The EEOC issued its draft Strategic Enforcement Plan (SEP) in September, setting out nationwide enforcement priorities for the Agency in the coming years. One of the major areas where it appears the EEOC will be focusing its attention is in the recruitment and hiring process. The EEOC will be looking past ostensibly “neutral” hiring practices to find out whether protected groups have been adversely impacted by how these practices are applied. For example, the SEP suggests pre-employment screening tools such as pre-employment tests, background screens, and date of birth screens in online applications that adversely impact protected groups will be the target of the EEOC’s investigatory process, and that the EEOC will be looking for opportunities to pursue class-based enforcement actions. The EEOC also listed hiring or recruiting practices that have the effect of channeling or steering individuals into specific jobs due to their status as a member of a particular protected group or a restrictive application process as other enforcement targets.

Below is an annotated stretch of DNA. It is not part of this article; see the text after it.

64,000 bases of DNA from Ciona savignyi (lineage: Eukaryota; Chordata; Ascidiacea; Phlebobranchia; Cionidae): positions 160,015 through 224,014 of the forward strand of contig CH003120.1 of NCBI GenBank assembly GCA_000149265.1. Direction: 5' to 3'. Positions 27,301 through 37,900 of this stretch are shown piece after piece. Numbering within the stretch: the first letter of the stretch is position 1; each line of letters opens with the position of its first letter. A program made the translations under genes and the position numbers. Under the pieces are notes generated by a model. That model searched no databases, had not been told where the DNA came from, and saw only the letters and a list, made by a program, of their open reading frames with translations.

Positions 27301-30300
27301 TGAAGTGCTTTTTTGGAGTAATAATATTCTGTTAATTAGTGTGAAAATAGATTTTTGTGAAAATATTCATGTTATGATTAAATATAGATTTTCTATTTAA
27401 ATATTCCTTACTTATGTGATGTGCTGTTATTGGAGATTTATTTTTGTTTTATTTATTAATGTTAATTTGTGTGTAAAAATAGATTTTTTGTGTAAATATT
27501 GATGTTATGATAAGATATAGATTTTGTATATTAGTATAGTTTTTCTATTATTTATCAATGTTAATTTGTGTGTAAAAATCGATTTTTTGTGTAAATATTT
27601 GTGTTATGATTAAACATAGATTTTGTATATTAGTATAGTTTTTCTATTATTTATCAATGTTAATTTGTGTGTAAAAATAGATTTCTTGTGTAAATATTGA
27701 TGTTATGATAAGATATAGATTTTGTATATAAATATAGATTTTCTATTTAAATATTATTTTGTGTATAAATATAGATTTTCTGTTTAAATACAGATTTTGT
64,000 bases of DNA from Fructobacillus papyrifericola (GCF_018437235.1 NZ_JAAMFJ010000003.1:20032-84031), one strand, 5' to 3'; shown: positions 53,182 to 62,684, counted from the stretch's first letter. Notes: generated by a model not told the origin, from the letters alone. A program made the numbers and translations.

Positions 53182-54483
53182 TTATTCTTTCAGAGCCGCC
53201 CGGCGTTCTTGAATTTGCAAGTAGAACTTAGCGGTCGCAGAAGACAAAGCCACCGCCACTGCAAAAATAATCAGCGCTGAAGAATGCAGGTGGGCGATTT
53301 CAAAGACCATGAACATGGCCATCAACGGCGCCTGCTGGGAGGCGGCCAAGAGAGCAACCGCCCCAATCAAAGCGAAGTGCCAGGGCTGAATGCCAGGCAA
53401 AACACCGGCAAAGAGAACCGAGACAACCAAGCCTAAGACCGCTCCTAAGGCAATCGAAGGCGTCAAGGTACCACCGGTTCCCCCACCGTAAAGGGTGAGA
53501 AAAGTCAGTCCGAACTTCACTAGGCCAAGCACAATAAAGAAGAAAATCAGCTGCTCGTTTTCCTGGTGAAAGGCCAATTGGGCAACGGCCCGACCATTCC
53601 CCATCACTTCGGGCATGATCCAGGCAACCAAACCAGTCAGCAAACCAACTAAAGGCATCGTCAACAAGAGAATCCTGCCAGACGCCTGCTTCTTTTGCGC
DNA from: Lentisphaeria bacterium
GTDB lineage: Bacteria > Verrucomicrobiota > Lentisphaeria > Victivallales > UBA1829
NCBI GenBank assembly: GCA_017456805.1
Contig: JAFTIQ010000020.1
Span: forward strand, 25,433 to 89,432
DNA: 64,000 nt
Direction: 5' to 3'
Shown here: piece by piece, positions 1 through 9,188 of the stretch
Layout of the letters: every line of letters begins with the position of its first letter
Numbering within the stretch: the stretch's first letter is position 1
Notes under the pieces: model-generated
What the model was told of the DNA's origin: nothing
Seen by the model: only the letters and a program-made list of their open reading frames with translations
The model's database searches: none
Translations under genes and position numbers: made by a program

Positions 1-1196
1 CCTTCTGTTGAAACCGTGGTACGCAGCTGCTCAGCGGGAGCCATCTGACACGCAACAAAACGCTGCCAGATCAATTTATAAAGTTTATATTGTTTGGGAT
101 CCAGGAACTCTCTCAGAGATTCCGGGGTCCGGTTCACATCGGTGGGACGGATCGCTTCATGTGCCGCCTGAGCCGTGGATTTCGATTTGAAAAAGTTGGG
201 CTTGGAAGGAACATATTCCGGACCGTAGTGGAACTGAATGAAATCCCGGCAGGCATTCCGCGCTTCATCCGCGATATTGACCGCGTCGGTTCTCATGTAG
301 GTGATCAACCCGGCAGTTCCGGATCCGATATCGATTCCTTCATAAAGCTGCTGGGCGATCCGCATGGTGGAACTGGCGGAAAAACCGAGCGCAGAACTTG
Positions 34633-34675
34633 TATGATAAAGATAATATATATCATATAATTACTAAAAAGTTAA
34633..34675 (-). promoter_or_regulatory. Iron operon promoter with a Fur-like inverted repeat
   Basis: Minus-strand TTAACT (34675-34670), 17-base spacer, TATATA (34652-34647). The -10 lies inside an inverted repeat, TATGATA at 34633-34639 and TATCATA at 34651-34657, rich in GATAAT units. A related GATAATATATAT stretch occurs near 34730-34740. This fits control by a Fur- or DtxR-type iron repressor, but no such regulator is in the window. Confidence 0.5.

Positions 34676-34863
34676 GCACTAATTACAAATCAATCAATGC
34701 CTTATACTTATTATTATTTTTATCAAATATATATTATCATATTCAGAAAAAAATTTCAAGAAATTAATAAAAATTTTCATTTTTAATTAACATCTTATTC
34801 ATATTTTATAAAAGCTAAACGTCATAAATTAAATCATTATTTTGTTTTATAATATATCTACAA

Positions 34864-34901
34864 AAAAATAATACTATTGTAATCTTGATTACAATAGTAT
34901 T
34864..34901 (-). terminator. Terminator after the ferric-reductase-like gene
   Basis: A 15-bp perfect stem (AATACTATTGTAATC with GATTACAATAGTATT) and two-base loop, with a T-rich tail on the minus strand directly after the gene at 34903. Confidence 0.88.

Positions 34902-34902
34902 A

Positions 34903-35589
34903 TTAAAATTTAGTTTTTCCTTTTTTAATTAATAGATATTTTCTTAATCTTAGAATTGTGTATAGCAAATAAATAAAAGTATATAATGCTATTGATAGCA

What can employers do? Employers should examine their recruitment and hiring practices from top to bottom, including the ways that a job is made known, the application that is used, the process for review of applications, interviewing, testing, and decision making. Of particular concern is to be sure that there is a single, unified recruitment policy and procedure and that managers are not permitted to create their own de facto systems. Employers should also take care to maintain all of the application and hiring records required by the EEOC. For those interested in reading the whole SEP, see http://www.eeoc.gov/eeoc/plan/sep_public_draft.cfm.